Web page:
Norway climbs three places this year to 12 in the Soft Power 30 rankings. Following our recommendations in 2016 that Norway should invest more in its cultural institutions, the country has jumped seven places in the Culture sub-index. Thanks to the financial security of the public sector, Norway is home to a thriving spirit of ‘intrapreneurship’ which encourages and harvests experimentation in the creative industries. Earlier this year, the World Happiness Index ranked Norway the world’s happiest country thanks to a reduced inequality gap, increased homogeneity, and access to equal opportunities. These assets are perhaps how Norway managed to rise four places in our international polling data. However, Norway experienced poorer results in the Digital, Enterprise and Engagement sub-indices this year, falling down in all three categories. It could be argued by some that the Nordic values of social welfare and equal wealth distribution are incompatible with the dynamism required to climb further up the Digital and Enterprise ranks. But Norway should be proud of its reputation for putting the well-being of its people first.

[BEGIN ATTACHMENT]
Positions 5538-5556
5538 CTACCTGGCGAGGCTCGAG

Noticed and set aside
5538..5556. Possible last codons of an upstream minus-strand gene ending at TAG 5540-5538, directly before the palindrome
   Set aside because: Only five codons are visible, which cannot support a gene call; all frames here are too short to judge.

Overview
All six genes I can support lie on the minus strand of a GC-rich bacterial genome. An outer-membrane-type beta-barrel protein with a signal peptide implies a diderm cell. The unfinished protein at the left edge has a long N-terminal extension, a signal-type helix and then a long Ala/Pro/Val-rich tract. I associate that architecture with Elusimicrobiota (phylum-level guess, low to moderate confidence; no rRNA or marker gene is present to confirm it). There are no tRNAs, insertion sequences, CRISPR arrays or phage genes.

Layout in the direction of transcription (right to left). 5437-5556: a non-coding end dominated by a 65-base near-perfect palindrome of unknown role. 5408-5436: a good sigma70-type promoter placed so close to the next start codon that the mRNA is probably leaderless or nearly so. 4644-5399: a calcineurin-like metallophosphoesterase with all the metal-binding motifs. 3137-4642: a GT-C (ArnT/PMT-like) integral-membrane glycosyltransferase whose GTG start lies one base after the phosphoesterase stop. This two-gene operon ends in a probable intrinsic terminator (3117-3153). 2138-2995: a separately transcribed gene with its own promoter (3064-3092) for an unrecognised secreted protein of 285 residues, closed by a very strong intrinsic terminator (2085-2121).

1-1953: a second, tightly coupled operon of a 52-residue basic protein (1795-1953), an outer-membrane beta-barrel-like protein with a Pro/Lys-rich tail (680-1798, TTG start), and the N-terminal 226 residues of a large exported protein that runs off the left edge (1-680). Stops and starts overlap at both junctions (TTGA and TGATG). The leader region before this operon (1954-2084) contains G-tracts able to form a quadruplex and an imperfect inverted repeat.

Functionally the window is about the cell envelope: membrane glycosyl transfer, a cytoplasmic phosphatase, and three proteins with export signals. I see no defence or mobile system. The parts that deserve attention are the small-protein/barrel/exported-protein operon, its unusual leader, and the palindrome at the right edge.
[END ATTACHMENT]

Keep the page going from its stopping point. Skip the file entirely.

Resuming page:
Norway tops the Government sub-index once again, setting a high bar for promoting democracy and accountability worldwide. This is an impressive achievement and one that should give other political leaders the conviction to make bolder decisions in the future.
Despite a strong and equal opportunity education system, the government could do more to attract international students to its universities. At present, this is not seen as a priority by policy-makers but should be prioritised if the country hopes to develop a knowledge-based economy. Going forward, attracting international students should be a core aspect of promoting Norway’s global image.
As the world’s happiest country, Norway scores consistently high across the board. But while the country’s society and governance structure are exemplary, this does not always translate into international prominence. Norway has an opportunity to take a confident step onto the global stage by forging a progressive foreign policy. Norway has demonstrated a commitment to soft power – it’s time to leverage these assets further.